Vancouver, BC – At some point when the Vancouver Canucks are officially knocked out of the 2012 Stanley Cup playoffs - whether that comes as early as Wednesday when the Los Angeles Kings have a chance to complete the first-ever seven-game sweep in franchise history or in the several few days to follow - Toronto Maple Leafs general manager Brian Burke should pick up his phone and dial the digits for his Vancouver counterpart, Mike Gillis.
The often outspoken Burke only needs to utter one word when Gillis picks up on the other end: Luongo.
Burke may have publicly given his goaltender, James Reimer, who still has two years remaining left on his deal with a cap hit of $1.8 million, a vote of confidence during his year-end press conference, but it is painfully obvious that what the Leafs need more than anything else is to solidify their netminding position with a proven starter.
There's no better candidate potentially available than the much-maligned Canucks goalie, who seems to be living on borrowed time in a Vancouver.
The Canucks seem open to walk away from Luongo more than ever now. They indicated as much this past week when they opted to give youngster Cory Schneider the start in their pivotal Game 3 first-round clash against the Kings while trailing two-games-to-none, despite the fact Luongo had arguably two solid outings in the two games of the series.
If the Canucks turn to Schneider again on Wednesday in Game 4 with their season on the line, you can almost be certain the Luongo era in Vancouver is at an end.
Moving from one hockey-mad market to another in Toronto might not seem like the ideal move for Luongo, but given his love-hate relationship with the fan base in Vancouver, it's one he would certainly be open to making.
In a city that continues to revere Richard Brodeur and Kirk McLean, the goaltenders who led the franchise to their first two Stanley Cup Final appearances in 1982 and 1994, respectively, there clearly isn't that same warm, fuzzy feeling from Canuck Nation when it comes to Luongo, who hears boos almost as often as "Looos" rain down on him at Rogers Arena.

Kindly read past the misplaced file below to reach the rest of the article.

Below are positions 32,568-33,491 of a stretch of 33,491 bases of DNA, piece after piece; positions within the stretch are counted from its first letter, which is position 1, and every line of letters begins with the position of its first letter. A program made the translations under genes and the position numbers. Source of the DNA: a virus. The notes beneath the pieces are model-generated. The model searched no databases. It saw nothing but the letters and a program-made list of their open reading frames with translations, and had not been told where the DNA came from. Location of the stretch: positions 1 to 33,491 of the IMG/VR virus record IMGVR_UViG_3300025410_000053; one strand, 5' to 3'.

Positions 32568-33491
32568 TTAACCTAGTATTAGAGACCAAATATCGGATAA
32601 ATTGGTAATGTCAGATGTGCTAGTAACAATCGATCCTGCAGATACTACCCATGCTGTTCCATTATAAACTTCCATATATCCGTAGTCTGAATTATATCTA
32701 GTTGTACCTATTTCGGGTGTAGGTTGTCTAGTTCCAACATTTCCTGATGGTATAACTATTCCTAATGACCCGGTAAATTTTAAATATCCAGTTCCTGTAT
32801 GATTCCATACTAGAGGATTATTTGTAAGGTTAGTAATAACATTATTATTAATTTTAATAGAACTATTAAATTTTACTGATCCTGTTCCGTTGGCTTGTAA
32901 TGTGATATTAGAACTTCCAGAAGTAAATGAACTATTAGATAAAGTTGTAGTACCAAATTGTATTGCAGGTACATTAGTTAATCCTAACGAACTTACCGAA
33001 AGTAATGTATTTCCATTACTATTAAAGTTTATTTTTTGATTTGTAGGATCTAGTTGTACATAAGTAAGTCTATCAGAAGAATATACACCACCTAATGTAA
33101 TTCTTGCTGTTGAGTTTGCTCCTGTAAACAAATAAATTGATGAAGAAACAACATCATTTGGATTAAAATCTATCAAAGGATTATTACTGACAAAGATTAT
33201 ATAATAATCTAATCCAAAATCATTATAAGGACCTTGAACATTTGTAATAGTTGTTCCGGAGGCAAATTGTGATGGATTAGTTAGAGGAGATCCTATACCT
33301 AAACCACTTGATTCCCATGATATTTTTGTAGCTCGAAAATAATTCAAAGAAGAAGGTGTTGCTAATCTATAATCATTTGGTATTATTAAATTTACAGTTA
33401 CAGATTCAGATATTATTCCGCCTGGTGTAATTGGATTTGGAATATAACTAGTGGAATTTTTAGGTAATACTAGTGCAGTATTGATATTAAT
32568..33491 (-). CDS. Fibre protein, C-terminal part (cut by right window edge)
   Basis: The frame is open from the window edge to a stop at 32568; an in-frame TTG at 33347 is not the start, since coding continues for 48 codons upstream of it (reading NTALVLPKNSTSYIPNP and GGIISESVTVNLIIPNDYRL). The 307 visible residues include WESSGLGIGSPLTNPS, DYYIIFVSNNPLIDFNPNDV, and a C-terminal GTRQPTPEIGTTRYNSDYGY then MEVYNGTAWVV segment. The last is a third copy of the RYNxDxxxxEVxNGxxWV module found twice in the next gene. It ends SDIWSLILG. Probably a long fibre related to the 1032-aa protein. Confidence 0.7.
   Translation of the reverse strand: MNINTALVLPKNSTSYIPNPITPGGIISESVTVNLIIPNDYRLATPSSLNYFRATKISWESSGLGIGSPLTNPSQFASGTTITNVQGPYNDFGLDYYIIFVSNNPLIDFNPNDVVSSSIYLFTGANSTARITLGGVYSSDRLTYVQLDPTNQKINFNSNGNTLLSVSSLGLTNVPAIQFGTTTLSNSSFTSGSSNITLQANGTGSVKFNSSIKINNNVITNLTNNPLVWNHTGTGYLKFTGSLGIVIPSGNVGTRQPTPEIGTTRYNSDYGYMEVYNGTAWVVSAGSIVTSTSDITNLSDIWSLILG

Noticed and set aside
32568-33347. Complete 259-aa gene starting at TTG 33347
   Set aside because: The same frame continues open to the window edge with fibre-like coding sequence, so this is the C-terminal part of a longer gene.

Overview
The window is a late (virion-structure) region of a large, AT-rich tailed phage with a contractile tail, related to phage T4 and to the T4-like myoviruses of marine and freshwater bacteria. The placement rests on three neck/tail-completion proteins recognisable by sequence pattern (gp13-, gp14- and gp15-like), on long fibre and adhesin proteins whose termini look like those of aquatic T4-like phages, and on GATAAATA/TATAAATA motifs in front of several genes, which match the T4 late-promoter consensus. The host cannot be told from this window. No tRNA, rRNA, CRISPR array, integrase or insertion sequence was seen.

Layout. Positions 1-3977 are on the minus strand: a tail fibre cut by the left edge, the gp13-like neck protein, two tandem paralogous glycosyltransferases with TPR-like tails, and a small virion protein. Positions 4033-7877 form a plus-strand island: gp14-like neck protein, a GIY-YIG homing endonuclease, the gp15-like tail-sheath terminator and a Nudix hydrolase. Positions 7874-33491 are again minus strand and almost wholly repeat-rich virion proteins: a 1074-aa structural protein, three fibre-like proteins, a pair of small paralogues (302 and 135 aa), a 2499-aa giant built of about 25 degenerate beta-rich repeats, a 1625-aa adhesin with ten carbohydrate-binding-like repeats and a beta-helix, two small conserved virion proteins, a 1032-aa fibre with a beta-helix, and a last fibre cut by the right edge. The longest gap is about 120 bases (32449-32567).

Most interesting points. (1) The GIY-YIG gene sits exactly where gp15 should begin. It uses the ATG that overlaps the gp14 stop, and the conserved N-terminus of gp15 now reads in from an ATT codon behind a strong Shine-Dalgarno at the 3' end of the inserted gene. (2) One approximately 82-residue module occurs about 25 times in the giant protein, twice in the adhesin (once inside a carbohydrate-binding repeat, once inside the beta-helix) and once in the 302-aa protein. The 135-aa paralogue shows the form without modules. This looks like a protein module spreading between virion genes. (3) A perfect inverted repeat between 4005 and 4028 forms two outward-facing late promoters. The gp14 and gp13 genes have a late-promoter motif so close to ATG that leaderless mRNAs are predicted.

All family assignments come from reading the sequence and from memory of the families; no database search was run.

After needing Luongo to agree to waive his no-trade clause, the biggest stumbling block for the Canucks in moving him would be finding a team willing to take on his massive contract, although the Leafs are certainly one of those teams that could seemingly find a way to make any contract fit within their budget.
The 33-year-old Luongo is signed through the 2020-21 season and has an annual salary cap hit of $5.33 million but will be owed just over $4.72 million per year in actual salary the next 10 seasons, starting in 2012.13.
The Leafs haven't had a dependable night-in, night-out goaltender since Ed Belfour and by the time he arrived in 2002-03 he was already well past his prime. Since his departure following the 2005-06 season, the Leafs have had a revolving door of mediocre netminders who they have attempted to pass off as No. 1 goaltenders, including Andrew Raycroft, Vesa Toskala, Jonas Gustavsson and, most recently, Reimer, although the jury is still out on the latter.
It's a far cry from the late 1990s to early 2000s when they were perennial contenders while backstopped by Curtis Joseph.
In fairness to Burke, he can't solely be blamed for all the Leafs' goaltending woes over the last half-decade. It was his predecessor John Ferguson Jr. who, in hindsight, made Toronto's biggest recent gaffe with regards to goaltenders when he traded away top prospect Tuukka Rask to the Boston Bruins for Andrew Raycroft.
When Burke arrived in Toronto, he inherited Vesa Toskala and Joseph from the previous regime and didn't exactly have a stocked cupboard at the minor league level with Adam Munro, Justin Pogge and Reimer. Only Reimer is still with the organization today.
If Burke manages to nab Luongo, he would be landing one of the best goaltenders on the planet and would transform his team from pretenders to contenders, much like the Canucks did when they initially acquired three-time Vezina Trophy finalist back in the summer of 2006 from the Florida Panthers.
It's a chance the Leafs' GM can't afford not to take.